I pulled my old “Green Investment Company ltd” brand out of archive, which was last seen in a mock-up of an investment app. A subdued colour pallet was chosen that reinforced a professional, “trust us” message. Two typefaces were also selected: Helvetica to give the headings a crisp feel, Gill Sans for the main body as reassuring and easy to read in print.
The underlying page grid was set out in Affinity Publisher. I used a simple grid, placing the standard company and regulatory disclaimer on each page. This was removed from the design before publication.
Each page followed a similar structure in having a title, some text that explained what the page was about and then the content. I chose a conversational style of writing, hopefully to make it easier to engage with.
Assembling the data
The first version used live data from one of my reviews. This gave me a way to check what I was producing was accurate. Later I swapped everything out for fake data created in Excel to at least look about right. What you read here isn’t my pension provision!
What could your plan be worth?
All of my plans present this as a value for annual and monthly potential income. In keeping with my principle of showing scenarios, I used a graphic to compare the best, worst and most likely returns. In practice (possibly because I am old), there was little differentiation between these three.
However, there is a large differentiation between what happens if you stop investing or keep going. Overlaying these would have a nudge effect, showing the customer how much more they could receive if they keep up that monthly payment. It reinforces a perception they’re making the right decision by investing.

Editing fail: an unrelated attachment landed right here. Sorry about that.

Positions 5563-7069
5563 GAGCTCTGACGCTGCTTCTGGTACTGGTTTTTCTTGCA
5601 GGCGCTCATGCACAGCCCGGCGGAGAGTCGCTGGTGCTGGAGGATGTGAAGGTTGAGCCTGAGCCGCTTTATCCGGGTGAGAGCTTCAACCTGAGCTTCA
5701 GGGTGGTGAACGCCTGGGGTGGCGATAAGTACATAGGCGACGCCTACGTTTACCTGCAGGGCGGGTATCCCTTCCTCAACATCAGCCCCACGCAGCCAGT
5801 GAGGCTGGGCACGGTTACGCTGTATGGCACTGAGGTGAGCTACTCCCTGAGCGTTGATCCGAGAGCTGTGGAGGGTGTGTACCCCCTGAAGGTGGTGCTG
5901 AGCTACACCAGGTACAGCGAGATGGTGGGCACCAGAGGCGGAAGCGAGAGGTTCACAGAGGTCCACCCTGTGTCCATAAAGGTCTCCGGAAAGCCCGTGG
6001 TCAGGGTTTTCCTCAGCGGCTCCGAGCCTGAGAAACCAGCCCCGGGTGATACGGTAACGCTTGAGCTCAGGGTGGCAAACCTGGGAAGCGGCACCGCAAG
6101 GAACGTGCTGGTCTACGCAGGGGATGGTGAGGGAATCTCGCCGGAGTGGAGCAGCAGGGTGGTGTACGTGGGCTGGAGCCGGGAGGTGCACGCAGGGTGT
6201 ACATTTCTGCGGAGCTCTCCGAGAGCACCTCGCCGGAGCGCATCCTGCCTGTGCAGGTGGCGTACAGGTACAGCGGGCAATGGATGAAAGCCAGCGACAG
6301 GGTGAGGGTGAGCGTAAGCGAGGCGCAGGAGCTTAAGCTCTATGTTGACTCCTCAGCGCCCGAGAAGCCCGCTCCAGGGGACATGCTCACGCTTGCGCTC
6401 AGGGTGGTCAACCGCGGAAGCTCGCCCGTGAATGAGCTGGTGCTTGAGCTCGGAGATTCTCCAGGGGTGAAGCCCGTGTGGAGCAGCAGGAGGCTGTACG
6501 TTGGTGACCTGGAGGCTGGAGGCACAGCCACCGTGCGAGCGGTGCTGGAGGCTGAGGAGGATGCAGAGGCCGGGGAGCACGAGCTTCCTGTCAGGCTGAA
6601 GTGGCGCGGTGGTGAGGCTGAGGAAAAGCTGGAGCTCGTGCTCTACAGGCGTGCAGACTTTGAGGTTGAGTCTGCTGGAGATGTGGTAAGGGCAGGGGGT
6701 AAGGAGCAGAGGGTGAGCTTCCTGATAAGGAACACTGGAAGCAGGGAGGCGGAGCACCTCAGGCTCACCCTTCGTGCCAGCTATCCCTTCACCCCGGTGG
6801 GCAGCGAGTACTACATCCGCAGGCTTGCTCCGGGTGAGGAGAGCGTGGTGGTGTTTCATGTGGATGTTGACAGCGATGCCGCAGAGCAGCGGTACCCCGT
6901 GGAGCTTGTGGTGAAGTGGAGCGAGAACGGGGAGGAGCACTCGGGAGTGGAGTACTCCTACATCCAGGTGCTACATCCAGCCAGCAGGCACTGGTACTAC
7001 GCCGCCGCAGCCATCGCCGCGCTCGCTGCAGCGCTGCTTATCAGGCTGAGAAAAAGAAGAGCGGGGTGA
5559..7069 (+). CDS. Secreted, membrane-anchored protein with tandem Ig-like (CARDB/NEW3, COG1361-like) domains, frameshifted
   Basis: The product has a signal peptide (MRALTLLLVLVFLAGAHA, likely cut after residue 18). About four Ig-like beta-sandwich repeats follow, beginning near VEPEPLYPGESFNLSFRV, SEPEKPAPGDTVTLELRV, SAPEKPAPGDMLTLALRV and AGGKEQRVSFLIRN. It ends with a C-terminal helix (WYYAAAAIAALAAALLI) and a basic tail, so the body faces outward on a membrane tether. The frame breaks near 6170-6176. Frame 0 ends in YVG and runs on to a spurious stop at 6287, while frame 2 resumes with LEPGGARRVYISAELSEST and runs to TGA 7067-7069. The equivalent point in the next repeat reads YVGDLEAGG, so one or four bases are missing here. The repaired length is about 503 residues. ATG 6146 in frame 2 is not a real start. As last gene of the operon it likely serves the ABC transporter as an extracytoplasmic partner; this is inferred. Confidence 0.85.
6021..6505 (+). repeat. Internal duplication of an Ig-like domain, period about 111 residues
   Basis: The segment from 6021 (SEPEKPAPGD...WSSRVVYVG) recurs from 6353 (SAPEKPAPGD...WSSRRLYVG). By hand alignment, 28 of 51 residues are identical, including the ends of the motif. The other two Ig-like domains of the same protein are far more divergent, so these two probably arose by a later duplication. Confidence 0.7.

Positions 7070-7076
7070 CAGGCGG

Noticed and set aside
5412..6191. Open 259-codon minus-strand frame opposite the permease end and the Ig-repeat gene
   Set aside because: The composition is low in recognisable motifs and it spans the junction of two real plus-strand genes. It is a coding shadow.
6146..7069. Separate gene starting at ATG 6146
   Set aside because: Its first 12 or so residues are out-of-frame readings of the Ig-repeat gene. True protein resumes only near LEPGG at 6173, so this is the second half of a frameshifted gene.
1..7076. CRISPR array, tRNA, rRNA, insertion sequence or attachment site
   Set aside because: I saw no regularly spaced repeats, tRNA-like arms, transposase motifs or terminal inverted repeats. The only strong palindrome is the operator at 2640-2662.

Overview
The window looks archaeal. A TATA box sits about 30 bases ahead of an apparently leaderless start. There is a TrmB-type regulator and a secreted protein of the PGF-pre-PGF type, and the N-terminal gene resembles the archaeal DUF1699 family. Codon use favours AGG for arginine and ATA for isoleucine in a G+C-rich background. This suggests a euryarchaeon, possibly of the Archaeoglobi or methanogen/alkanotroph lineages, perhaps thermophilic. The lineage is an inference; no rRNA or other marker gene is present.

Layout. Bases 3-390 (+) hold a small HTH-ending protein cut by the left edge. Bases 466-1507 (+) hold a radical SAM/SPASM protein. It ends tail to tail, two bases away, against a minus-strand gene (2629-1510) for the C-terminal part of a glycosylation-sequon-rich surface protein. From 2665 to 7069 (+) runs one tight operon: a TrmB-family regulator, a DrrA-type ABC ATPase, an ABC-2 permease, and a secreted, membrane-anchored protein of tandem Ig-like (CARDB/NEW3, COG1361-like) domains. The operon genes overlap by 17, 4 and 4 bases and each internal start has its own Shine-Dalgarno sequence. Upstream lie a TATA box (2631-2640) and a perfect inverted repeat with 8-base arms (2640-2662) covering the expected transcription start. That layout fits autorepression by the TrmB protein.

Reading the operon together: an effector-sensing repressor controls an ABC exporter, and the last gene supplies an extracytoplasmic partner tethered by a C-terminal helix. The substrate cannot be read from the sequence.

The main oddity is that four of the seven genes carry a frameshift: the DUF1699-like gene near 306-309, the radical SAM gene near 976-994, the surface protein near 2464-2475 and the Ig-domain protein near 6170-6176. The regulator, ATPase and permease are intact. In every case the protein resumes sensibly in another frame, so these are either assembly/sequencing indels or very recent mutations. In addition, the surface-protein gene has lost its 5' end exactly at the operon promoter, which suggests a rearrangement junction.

Could you do more?
The “tips” to improve my retirement income I’d seen were generic blocks of text. They had no relevance to me, so they were each to ignore.
In this design I made the tips more relevant by adding in context. For example, the plan is targeted at 65 as a retirement age, but the state retirement age has increased to 67. From a mail merge perspective, finding triggers to populate these text blocks with targeted information shouldn’t be difficult.
Top and tail
The first page serves a double purpose. First is to introduce the document, what it’s for and how to use it. Second is to ease the reader into a mindset where they’re interrogating what they’re reading instead of passing over it casually. I do this with the call to check their personal data and take action if anything is wrong.
At the back are the assumptions within the document. I edited the assumptions from one of my pension plans. The aim was to get something that was brief, provided enough information to reassure the reader and didn’t sound like the pension company was covering their own failings. Again, I used an informal tone of voice, apart from in the final warning and disclaimer block.
It took about 6 hours to put this together using Affinity Publisher. Compared to the painful text-based documents I’ve received from my pension providers, it’s fresh and presents the information I need to decide about my future retirement plans. It also serves the company’s needs, not only in ticking regulatory boxes but also nudging behaviour to remain loyal to the company.
If you’d like to see the full concept, you can download it here.